• Better cash flow management: Supply chain financing enables buyers to take advantage of extended payment periods. This extension enhances their ability to improve their cash conversion cycle.
  • Less supply chain disruptions: Buyers can reduce risks in the supply chain as there is more visibility and control. You can better monitor your supplier’s financial health more closely. You can proactively identify potential issues early for mitigation.
  • Better overall relationship: By aiding your supplier’s working capital, you can build a better relationship with them.

Read more: What is SRM? Definition, Benefits, & 3 Implementation Steps

For the suppliers

  • Faster payment: Suppliers receive faster payments under supply chain financing. This cash enables suppliers to access quick cash and improve their cash flow.
  • Lower-cost funding: The costs involved in an SCF are typically lower than other funding sources, such as factoring. The credit score of the buyer forms the basis of supply chain finance. This financing scheme enables suppliers to save more money.

  • Better forecasting: With increased certainty for payments, suppliers enhance their ability to forecast cash flow. They can make better-informed business decisions.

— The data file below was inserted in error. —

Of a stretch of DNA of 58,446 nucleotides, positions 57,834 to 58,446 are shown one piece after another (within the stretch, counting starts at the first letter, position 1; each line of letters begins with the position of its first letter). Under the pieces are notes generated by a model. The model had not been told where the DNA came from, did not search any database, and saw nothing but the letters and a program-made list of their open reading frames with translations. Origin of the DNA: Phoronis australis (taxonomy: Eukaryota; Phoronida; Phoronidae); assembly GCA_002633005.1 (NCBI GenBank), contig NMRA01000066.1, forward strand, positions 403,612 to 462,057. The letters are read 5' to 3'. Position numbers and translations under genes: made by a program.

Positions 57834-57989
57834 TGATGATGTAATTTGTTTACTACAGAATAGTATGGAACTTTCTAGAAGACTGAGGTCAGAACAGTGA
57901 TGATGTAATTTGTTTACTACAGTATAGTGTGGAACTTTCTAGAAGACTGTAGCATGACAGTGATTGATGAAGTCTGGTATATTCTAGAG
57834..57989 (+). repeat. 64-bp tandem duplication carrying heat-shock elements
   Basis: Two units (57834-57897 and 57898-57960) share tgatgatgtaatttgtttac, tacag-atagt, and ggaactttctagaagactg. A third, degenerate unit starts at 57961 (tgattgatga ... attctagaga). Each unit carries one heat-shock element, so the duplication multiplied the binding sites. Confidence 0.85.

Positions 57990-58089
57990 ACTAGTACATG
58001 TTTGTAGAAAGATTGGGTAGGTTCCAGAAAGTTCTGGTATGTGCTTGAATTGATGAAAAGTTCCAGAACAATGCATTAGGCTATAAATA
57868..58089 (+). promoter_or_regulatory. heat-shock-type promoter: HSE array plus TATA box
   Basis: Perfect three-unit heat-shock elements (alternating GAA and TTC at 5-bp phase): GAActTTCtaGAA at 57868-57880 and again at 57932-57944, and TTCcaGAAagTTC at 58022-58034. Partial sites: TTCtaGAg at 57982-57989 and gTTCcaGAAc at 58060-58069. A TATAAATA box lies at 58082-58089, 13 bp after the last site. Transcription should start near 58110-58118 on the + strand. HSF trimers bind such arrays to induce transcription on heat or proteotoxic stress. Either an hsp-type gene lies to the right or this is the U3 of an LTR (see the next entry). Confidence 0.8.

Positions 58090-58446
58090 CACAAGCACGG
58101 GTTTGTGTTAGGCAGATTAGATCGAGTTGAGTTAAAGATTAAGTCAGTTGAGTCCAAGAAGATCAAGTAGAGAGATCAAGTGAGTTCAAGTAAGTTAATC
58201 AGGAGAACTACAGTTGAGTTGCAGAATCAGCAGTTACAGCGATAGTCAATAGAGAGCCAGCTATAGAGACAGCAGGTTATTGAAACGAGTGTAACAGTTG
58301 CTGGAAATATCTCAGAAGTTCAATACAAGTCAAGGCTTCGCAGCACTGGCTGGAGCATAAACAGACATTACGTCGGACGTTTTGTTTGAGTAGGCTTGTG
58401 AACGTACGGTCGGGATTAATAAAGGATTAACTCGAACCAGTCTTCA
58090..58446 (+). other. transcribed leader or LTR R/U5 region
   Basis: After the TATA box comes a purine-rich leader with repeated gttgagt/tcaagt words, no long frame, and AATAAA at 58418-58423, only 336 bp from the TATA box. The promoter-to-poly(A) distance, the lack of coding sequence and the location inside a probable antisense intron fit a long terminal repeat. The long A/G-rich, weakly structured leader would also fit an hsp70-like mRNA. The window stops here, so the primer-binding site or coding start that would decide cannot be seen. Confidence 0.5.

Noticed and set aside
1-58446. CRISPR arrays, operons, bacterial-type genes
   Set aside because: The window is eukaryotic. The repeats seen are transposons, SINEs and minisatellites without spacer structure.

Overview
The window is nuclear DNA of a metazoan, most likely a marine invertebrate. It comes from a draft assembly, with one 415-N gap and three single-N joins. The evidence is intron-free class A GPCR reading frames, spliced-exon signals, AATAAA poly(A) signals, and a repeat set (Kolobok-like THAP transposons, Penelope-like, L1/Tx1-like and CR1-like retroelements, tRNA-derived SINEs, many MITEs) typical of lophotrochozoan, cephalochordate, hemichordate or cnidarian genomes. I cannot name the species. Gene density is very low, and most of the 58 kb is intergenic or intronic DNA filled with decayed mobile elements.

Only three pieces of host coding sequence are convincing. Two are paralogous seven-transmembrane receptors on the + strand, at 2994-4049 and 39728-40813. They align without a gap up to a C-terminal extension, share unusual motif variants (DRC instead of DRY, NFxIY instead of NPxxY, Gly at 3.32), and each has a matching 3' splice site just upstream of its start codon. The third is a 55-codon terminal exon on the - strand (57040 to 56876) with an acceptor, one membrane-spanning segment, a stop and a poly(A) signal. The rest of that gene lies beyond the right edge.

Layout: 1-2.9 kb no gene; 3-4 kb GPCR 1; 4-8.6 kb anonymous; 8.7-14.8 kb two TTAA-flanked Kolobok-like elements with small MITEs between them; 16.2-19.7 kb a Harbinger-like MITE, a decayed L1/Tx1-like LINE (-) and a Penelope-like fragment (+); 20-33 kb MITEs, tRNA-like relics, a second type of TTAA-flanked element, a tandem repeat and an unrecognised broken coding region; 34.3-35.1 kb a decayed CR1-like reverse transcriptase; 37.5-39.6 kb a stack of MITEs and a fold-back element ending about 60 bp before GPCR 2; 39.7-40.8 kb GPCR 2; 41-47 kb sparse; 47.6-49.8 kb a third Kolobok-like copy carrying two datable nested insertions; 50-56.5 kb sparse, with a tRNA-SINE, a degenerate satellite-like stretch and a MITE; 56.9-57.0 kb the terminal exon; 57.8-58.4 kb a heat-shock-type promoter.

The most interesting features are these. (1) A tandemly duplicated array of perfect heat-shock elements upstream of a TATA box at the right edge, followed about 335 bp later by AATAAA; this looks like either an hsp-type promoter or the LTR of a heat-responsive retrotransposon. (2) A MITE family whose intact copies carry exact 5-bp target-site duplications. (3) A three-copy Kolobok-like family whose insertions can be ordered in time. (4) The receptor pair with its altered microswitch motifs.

Read more: What is a Supplier? Their role & 6 criteria to look out for

For the financiers

  • Lower risk: The financier bases financing on the buyer’s credit rating, which can reduce the risk of default. Supply chain financing also makes the investment more appealing to risk-averse financiers seeking a stable return on their investment.
  • Portfolio diversification: These finance programs offer backers the chance to invest in diverse industries.
  • Predictable cash flow: The parties involved typically make payments regularly in supply chain finance. Financiers can plan investments better as a result of this.

Why are some businesses still hesitant about SCF?

While there are some benefits that supply chain finance provides, some businesses are hesitant to implement it. Here are some reasons why.


Supply chain finance can be challenging to employ. It can be tough to implement without an understanding of how it works.

SCF involves tech-based processes that not all organizations are ready for. They must invest in technology platforms to handle transaction volumes and provide real-time data visibility.

Both suppliers and buyers must undergo an onboarding process to understand the processes. Training can take time and delay implementation.

Limited access

Not many companies have the option to participate in supply chain financing. Top-tier suppliers with significant transactions and established credit histories can access SCF programs.

Companies with poor credit scores may not qualify for supply chain financing. Financial institutions might consider them high-risk borrowers.

Smaller-sized organizations may face challenges due to their resources. They might not meet the requirements set by banks and other financiers. Some now offer programs for smaller suppliers.

Strained supplier relationship